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14 November 2005 PR 05/109

Seeing under the skin to reveal early signs of heart disease and stroke

A revolutionary diagnostic technique that sees under the skin sounds rooted in the realms of science fiction. But an invention akin to the Star Trek small handheld body scanner that shines light into the skin to detect early signs of heart disease and stroke could be on the market in less than two years.

The painless test takes no more than five minutes to detect Peripheral Vascular Disease (PVD), a condition that affects over 90 million people worldwide. What starts off as blood flow problems in the feet can develop fatal consequences if left unchecked. Once diagnosed, one in three people die within five years. But many deaths are preventable through early diagnosis, which is the aim of Dr Vincent Crabtree’s invention, PADD. Crabtree, an optical engineer from Loughborough University, was inspired by the plight of his grandfather who died at 55 after having his leg amputated due to PVD.

PADD represents a futuristic way to check out circulatory health that uses an infrared light beam no more powerful than a TV remote control. Quick and simple to use, this state of the art technology could replace the ankle brachial pressure index, a traditional pressure cuff measurement system.

“Current screening is time-consuming and requires skilled operators. It is also particularly unreliable on diabetics, who are extremely susceptible to PVD,” Crabtree explains. He continues: “PADD does not require any specialist training; it’s easy and safe to use and will be ideal for busy vascular clinics and GP surgeries.”

An infra red probe is held to the foot for a couple of minutes to assess how well the blood supply adapts to forces of gravity caused by postural changes such as getting out of bed and standing up. The prototype technology is now undergoing a large clinical study at the Royal Free Hospital, London. PADD is expected to have regulatory approval in Europe and America within two years.

“If PVD is picked up early enough, many deaths could be prevented by better diet, exercise, drugs or surgery,” adds Jody Brown, CEO of Dialog Devices, the company launched to commercialise PADD. She continues, “The technology is attracting a lot of interest. We have raised £0.25M in venture capital and awards and started discussions with major medical device distributors. With a large scale trial already underway, the next step is to scale the prototype into a hand held, portable device.”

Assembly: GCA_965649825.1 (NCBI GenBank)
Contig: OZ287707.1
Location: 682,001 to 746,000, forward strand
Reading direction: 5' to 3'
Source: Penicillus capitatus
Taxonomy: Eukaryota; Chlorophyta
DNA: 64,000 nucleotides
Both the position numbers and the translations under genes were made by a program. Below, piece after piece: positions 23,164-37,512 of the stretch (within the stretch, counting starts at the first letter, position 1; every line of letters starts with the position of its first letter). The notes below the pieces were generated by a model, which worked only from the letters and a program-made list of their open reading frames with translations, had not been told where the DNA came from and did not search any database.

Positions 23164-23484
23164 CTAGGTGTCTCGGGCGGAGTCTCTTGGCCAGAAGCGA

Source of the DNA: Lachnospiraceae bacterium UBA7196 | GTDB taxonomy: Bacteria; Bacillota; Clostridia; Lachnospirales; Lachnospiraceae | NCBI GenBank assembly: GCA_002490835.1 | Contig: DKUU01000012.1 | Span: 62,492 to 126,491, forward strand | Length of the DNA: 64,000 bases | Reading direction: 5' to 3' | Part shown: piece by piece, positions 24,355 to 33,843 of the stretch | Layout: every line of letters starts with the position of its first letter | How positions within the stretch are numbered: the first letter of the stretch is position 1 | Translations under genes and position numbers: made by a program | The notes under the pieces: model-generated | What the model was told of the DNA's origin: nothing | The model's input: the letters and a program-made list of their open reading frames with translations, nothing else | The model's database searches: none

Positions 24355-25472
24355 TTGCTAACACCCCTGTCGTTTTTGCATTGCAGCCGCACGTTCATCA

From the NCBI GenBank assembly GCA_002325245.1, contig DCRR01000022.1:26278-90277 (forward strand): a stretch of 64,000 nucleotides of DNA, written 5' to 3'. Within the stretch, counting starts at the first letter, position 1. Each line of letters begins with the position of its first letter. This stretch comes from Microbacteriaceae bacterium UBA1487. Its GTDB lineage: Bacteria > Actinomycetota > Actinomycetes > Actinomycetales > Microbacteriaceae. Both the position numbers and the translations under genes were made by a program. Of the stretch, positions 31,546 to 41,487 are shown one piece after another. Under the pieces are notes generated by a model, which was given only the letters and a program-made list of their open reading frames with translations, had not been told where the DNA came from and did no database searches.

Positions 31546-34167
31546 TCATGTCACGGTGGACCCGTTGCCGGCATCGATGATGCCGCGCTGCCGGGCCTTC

PADD has just been announced as a finalist at the Medical Futures Innovation Awards that attracted a record 1,200 entries from throughout the health care industry. The annual awards are widely regarded as the pre-eminent platform to unite high-level policy makers, strategic thinkers and grassroots practitioners and serve to promote excellence in medical innovation.

ENDS

For further information please contact

Anna Seddon, Loughborough University Enterprises Ltd,
T: 01509 223445, E A.J.Seddon@lboro.ac.uk

Dr Vincent Crabtree, Dialog Devices Ltd,
T: 01509 227059, E: V.P.Crabtree@lboro.ac.uk

Jody Brown, Dialog Devices Ltd,
T: 07764 570163

Hannah Baldwin, Head of PR, Loughborough University,
T: 01509 222239, E: H.E.Baldwin@lboro.ac.uk

Notes to editors

  1. Images are available on request from Anna Seddon
  2. Loughborough has an established reputation for excellence in teaching and research, strong links with industry, and unrivalled sporting achievement. Assessments of teaching quality by the Quality Assurance Agency place Loughborough in the top flight of UK universities. The National Student Survey ranked Loughborough equal first among full-time students, and industry highlights the University in its top five for graduate recruitment. Around 40% of Loughborough's income is for research, and 60% for teaching. The University has been awarded four Queen's Anniversary Prizes: for its collaboration with aerospace and automotive companies such as BAE Systems, Ford and Rolls Royce; for its work in developing countries; for pioneering research in optical engineering; and for its world-leading role in sports research, education and development.

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